Lawn care help for heavily wooded property.

Discussion in 'Lawn Care' started by LawnResults, Apr 30, 2006.

  1. LawnResults

    LawnResults New Seed

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    Hi,

    I just joined and am hoping to get some help getting a decent lawn to grow on our heavily wooded property.

    Most of our 1 acre property is wooded with very, very large pines and oaks. I can't seem to get an grass to speak of to grow. Especially the part that is populated with many large oak trees.

    Any ideas as to what may help.
     
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  3. Primsong

    Primsong Young Pine

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    We have a lot of douglas firs on our property, and the lawn is in three pools of green of various sizes, where the trees are not. They do border them, though, and we have to sweeten the soil every year to counterbalance the acidity of the firs - we use SuperSweet...

    I would try getting a soil testing kit and seeing what your soil it like where you want to grow the grass, then you can look into what is needed to correct the ph for it to grow. You might do better to only have the sunniest, least tree-ish part be grass and put a boundary of a hardier groundcover around it for a larger area to be green. There aren't many things that will grow underneath firs, I can say that! I've had some success with acid-loving plants that don't mind some shade, like rhodies, azaleas, andromeda and blueberries.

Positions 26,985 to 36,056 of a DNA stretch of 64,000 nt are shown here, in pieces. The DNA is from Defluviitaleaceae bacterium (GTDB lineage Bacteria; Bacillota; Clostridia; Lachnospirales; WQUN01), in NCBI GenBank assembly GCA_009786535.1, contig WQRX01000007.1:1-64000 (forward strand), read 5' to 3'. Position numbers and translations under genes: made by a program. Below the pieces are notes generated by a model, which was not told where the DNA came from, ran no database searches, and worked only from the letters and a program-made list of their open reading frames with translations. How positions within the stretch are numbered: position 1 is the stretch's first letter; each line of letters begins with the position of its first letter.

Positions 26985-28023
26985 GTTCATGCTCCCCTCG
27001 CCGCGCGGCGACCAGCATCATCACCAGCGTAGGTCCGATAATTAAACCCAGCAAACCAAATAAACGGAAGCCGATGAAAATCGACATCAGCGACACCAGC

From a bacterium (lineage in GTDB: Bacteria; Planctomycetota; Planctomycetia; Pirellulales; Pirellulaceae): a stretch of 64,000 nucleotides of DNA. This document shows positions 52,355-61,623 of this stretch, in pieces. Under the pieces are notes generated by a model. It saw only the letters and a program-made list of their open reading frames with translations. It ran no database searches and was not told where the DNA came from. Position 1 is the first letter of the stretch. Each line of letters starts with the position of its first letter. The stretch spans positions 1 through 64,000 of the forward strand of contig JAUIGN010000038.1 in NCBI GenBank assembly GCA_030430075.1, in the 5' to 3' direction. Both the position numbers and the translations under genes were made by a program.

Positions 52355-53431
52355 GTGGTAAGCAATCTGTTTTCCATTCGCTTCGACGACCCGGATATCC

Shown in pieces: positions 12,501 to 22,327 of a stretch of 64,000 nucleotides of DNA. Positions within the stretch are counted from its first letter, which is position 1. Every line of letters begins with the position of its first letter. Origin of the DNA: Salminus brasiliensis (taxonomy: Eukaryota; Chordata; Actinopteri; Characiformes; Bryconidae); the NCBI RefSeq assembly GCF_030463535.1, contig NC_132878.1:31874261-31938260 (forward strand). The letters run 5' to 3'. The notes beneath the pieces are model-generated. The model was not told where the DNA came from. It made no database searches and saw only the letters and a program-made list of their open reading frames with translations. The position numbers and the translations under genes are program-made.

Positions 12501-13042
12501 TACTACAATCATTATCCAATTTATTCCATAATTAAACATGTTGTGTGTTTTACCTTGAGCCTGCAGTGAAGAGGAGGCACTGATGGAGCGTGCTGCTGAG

Ajuga is a decent groundcover that can handle some acidity too (and you don't have to mow it). Where I am we also have Oregon Grape (it's a bit like a holly, rather than a grape) that grows just fine under them but it is larger and spiny to boot.

    Good luck!
     
  4. LawnResults

    LawnResults New Seed

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    Seems that I have much less problem around the pines. They are extremely tall and there are no limbs except for the very top.

    The oaks are the biggest problem. Most of them are in the front of the house and I can't seem to get any grass to grow there. If I could resolve the situation in the front yard I could live with the back.

    I live in a community where most of the residents are retired and have all day to work on their yards or have the money to pay someone to do it. If I could just get some green in the front lawn it wouldn't look so bad next to all the other manicured lawns.
     
  5. eileen

    eileen Resident Taxonomist Staff Member Moderator Plants Contributor

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